Narrating Grief in Virginia Woolf's Jacob's Room and John Banville's the Sea

By Weston, Elizabeth A. | PSYART, January 1, 2010 | Go to article overview

Narrating Grief in Virginia Woolf's Jacob's Room and John Banville's the Sea


Weston, Elizabeth A., PSYART


abstract

These novels reveal how loss can both challenge narrative expression and help a person or community to live with loss. Studies of bereavement, along with contemporary iterations of psychoanalytic conceptions of mourning and melancholia, help reveal the effects of grief upon the psyche. This approach also helps illuminate the narrative forms which can contain the experience of grieving. The expression of overwhelming loss often requires creative narrative forms that experiment with space, time, metafiction, and different modes of remembrance. Woolf's novel voices the collective experience of the losses of WWI, expressing the impact of loss through spatial metaphors of absence and by memorializing a single life and the generation he represents. Banville's novel captures the process of reshaping one's life story after the rupture of loss, a process of placing the absence in time through recollection and that can lead to reengagement with the world that remains.

I

Loss, especially intimate loss, ruptures the lives of those it leaves behind, threatening the narratives that we all form in order to lend a sense of continuity to lived experience. Individual and communal loss both challenge narrative production by undoing the unity and legibility of the survivors' life stories. Rather than offering a false image of an easy way through grief, these two works insist upon fidelity to the task of acknowledging the totality and depth of grief, while also exploring ways to live with the new reality it inaugurates. These ways may or may not meet the conventional criteria of "successful" mourning with its criterion of turning away from an old attachment to form new ones, or "successful" grieving, with its progression of stages that lead to satisfying resolution.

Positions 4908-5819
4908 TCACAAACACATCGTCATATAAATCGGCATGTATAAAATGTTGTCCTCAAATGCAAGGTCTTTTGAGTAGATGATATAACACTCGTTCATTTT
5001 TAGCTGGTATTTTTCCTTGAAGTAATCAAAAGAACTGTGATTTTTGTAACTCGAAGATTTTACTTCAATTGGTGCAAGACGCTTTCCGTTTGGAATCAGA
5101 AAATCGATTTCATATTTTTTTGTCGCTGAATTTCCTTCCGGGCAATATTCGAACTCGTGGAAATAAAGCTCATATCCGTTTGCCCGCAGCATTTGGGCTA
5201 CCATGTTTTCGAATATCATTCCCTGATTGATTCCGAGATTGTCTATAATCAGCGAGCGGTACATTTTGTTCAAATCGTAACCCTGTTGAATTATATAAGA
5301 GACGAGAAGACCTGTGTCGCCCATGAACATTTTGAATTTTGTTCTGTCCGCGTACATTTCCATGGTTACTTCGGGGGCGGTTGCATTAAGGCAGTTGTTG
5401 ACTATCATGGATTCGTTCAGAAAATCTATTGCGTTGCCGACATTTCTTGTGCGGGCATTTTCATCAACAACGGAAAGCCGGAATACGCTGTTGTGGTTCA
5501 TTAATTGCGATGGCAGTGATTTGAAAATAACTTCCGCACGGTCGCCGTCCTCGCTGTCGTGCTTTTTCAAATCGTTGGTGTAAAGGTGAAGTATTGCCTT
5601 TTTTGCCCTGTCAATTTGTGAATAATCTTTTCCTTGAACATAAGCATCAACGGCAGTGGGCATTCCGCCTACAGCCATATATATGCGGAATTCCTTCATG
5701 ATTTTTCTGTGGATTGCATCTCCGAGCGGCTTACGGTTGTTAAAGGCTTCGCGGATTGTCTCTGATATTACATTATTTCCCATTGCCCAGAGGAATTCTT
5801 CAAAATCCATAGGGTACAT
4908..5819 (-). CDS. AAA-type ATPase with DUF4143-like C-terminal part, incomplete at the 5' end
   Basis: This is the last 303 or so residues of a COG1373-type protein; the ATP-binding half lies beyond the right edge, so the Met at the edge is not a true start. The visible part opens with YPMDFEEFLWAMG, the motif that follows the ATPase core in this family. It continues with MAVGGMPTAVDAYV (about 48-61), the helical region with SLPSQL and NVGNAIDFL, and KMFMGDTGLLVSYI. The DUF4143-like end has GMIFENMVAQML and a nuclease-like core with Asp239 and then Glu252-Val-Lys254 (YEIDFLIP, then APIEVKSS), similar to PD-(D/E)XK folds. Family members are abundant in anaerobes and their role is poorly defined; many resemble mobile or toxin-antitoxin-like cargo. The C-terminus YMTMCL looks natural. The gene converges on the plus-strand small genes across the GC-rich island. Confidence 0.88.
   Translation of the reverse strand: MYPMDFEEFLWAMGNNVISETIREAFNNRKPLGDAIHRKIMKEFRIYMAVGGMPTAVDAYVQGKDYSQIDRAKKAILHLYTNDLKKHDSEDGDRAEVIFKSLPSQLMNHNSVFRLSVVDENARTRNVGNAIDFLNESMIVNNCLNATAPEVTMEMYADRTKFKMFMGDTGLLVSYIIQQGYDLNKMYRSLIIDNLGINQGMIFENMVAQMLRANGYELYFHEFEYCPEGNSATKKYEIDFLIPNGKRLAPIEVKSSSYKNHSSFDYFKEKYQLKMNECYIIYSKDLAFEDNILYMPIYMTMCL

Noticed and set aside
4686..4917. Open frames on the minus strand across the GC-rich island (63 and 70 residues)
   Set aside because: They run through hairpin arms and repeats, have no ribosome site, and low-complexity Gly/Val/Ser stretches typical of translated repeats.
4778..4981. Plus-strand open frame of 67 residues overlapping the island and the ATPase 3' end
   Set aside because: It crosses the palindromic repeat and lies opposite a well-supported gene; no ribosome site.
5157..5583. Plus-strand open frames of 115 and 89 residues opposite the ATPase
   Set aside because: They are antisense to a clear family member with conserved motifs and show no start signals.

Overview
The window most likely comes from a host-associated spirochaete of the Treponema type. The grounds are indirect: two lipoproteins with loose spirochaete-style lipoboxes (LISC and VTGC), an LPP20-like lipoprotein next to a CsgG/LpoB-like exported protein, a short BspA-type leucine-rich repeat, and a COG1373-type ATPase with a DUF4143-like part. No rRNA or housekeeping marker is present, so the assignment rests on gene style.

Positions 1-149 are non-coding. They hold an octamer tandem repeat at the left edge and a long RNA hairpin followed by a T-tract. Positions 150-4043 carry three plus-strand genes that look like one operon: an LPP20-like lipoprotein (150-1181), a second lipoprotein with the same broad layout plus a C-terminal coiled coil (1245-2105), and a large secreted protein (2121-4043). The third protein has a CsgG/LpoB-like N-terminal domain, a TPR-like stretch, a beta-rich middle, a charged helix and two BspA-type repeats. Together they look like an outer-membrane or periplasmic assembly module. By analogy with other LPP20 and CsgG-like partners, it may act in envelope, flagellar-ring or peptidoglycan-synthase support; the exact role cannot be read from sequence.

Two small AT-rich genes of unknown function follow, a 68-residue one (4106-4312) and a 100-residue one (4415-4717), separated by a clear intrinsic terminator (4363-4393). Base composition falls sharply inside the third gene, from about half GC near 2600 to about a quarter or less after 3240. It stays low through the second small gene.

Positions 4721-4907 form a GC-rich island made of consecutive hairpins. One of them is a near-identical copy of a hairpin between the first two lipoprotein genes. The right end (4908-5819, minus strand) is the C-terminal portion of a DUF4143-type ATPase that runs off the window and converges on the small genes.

These ideas of "successful" responses to loss are in fact more a matter popular psychology than completely accurate representations of psychologists' views. For Freud himself, mourning itself and the uncompleted mourning that marks melancholia are distinguishable more by difference in degree or persistence than by qualitative difference. In "Mourning and Melancholia," Freud explains the processes of mourning or "normal grief," in which "the loss of the object is undoubtedly surmounted, and this process. . .absorbs all the energies of the ego while it lasts" (176). Before the loss is surmounted, during the stage of inwardly absorbed energy, the mind is essentially in a state that seems indistinguishable from melancholia. Mourning is only different from melancholia in that mourning is often considered a process with some endpoint, whereas melancholia need reach no such conclusion. And Elisabeth Kübler-Ross does not actually insist that her stages of grief, "denial, anger, bargaining, depression, and acceptance," unfold linearly or are necessarily ever over in a final sense: "They are tools to help us frame and identify what we may be feeling. But they are not stops on some linear timeline in grief. Not everyone goes through all of them or goes in a prescribed order" (7). These two foundational theorists of mourning and grief, respectively, do not promise any means of easing the pain of loss. This pain must either be suppressed or borne, and if it is to be borne, the grieving person or group often turns to narrative to help give some sort of shape to the pain: by telling stories about the dead and the meanings of their lives, and also by reworking the their life stories to integrate the new reality of absence. This turn to narrative does not always enable survivors to "move on" or to fully assimilate the new absence into consciousness; some losses are simply too much to bear if apprehended directly, certainly at first, and possibly for ever (particularly in the case of especially traumatic or violent loss). This is the truth of grieving: it may not end or follow any sort of linear progression and it may never be fully put to rest. Grieving is akin to a narrative process, but like any narrative course, it does not necessarily follow a unidirectional linear process nor yield a simple sort of resolution. …

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